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Vulkan What are your opinions on DX12/Vulkan/Mantle?

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Many years ago, I briefly worked at NVIDIA on the DirectX driver team (internship). This is Vista era, when a lot of people were busy with the DX10 transition, the hardware transition, and the OS/driver model transition. My job was to get games that were broken on Vista, dismantle them from the driver level, and figure out why they were broken.

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That was very interesting, thanks for that!
 

A descriptor is a texture-view, buffer-view, sampler, or a pointer
A descriptor set is an array/table/struct of descriptors.
A descriptor pool is basically a large block of memory that acts as a memory allocator for descriptor sets.

So yes, it's very much like bindless handles, but instead of them being handles, they're the actual guts of a texture-view, or an actual sampler structure, etc...
 
Say you've got a HLSL shader with:

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Also very informative, I'm starting to understand how to think in the "new way".


I'm looking forward to the new APIs (specifically Vulkan). Not only will we get better game performance, but it seems like it will be less of a headache given what Promit said. Less black box under-the-hood state management, the easier it will be to write and debug.

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I feel like I need to defend myself a little bit, I am a professional graphics programmer and I've written renderers on Xbox 360 and Wii-U, along with my own side project that can render in DirectX9/11/OpenGL 3.x. I've written a multi-threaded renderer before and already have an idea on how I plan to tackle the new APIs. My initial worry was that in order to get a minimally viable renderer may be extremely painful since my multi-threaded renderer will need to be restructured to create it's own threads. Luckily it already does something along the lines of PSOs since the game logic is sending it's own render commands, I should be able to encapsulate them well enough.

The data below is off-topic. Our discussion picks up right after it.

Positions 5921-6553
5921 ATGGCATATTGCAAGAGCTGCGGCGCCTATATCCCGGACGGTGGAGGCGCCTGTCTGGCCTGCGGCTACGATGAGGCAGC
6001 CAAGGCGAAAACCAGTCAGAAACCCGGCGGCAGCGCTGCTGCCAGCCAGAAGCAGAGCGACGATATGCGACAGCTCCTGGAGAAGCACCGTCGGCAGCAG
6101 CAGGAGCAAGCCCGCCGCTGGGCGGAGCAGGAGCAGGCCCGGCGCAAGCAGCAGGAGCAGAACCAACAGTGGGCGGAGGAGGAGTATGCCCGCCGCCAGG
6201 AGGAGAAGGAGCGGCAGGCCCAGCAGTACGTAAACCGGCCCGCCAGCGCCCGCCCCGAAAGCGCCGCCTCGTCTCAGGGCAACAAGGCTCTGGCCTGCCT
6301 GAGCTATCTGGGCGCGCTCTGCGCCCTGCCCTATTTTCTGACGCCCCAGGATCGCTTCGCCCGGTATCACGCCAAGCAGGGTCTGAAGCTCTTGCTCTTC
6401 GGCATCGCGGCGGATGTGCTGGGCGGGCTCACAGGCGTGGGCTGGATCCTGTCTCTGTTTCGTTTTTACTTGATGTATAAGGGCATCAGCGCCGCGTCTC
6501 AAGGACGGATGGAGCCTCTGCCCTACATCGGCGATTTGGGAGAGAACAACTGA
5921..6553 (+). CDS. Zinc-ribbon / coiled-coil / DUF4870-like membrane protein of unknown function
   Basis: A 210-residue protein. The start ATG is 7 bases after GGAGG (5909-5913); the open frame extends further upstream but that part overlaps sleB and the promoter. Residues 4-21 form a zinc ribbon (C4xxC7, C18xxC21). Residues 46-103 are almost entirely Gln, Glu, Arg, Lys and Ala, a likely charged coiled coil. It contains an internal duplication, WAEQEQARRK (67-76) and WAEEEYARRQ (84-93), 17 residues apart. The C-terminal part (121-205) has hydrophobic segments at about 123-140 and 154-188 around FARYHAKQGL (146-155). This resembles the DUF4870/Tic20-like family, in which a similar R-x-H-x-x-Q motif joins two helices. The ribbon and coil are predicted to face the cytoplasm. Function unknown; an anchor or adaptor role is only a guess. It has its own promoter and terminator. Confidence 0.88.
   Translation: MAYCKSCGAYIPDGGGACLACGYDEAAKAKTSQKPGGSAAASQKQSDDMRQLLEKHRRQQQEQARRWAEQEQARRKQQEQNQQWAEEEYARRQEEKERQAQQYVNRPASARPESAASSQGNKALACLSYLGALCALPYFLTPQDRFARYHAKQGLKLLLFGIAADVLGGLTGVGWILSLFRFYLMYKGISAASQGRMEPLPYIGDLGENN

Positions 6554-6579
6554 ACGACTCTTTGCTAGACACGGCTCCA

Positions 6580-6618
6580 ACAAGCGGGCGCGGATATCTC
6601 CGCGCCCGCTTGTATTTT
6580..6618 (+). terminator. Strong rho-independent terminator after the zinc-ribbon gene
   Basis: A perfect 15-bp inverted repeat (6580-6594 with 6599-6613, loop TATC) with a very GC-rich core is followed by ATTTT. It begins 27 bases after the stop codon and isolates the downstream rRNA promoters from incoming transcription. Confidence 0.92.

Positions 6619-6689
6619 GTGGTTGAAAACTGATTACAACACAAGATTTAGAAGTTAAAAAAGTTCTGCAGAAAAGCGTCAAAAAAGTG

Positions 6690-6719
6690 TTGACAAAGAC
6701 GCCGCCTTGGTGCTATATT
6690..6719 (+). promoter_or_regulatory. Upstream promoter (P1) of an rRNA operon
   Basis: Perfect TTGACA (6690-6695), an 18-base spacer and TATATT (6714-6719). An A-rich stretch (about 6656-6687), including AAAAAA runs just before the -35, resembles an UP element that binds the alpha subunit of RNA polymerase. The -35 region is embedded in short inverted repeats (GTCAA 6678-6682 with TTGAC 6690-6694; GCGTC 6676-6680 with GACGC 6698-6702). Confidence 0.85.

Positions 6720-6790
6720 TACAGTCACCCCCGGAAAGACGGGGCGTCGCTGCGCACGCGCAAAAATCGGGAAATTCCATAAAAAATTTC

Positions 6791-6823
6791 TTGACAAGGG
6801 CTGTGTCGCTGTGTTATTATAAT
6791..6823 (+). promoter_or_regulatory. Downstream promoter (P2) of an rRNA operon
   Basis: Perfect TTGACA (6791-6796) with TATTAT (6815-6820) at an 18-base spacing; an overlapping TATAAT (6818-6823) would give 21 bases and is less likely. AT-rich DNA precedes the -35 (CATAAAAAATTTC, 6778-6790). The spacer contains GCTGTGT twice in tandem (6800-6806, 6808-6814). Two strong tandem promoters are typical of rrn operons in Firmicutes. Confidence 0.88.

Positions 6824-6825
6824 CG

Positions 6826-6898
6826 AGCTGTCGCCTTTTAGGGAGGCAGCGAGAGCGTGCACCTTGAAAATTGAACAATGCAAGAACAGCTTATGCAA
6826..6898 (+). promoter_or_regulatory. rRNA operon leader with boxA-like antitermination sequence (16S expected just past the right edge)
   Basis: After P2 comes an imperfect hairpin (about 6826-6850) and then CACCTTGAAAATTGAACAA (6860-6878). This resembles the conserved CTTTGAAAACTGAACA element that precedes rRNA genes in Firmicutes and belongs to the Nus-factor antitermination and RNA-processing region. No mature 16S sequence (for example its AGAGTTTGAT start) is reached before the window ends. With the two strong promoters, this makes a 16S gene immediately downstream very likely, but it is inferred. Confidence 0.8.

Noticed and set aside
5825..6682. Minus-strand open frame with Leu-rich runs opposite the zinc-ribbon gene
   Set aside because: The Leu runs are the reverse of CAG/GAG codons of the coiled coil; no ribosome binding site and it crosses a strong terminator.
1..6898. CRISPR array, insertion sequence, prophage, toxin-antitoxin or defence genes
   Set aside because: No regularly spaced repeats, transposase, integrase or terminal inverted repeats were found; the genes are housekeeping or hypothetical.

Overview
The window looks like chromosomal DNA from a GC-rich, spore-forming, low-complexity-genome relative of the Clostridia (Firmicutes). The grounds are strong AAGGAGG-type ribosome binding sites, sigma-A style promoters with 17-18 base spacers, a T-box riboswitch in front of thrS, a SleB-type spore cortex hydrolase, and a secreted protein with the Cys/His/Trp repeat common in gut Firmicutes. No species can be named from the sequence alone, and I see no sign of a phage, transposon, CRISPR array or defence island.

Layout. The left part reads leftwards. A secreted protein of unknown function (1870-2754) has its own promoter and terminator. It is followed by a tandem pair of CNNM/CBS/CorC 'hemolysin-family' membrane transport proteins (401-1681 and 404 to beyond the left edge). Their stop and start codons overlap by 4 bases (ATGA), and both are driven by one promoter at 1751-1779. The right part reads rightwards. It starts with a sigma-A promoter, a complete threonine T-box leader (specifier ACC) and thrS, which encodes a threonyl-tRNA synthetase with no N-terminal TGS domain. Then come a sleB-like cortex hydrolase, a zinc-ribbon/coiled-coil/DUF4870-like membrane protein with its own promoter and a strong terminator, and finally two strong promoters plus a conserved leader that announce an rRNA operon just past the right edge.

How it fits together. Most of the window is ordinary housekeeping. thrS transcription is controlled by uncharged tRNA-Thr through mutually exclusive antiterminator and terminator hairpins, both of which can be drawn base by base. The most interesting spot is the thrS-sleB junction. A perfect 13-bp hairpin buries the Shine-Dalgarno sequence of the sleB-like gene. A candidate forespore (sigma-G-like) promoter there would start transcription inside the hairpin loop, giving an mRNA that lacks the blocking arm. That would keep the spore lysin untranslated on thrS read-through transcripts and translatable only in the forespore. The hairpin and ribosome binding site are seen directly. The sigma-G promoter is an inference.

Big concerns for me, (and these are initial thoughts from a GDC presentation on DX12) are:

- Memory residency management. The presenters were talking along the lines of the developers being responsible for loading/unloading graphics resources from VRAM to System Memory whenever the loads are getting too high. This should be an edge case but it's still an entirely new engine feature.

- Secondary threads for resource loading/shader compilation. This is actually a really good thing that I'm excited for, but it does mean I need to change my render thread to start issuing new jobs and maintaining. It's necessary, and for the better good, but another task nonetheless.

 

- Root Signatures/Shader Constant management

Again really exciting stuff, but seems like a huge potential for issues, not to mention the engine now has to be acutely aware of how frequently the constants are changed and then map them appropriately.

 

@Promit: Thanks for the insight, that makes me feel better about the potential gains to be made and helps to assuage my fears that adding my own abstractions between the game thread and the render thread won't defeat the purpose of the API.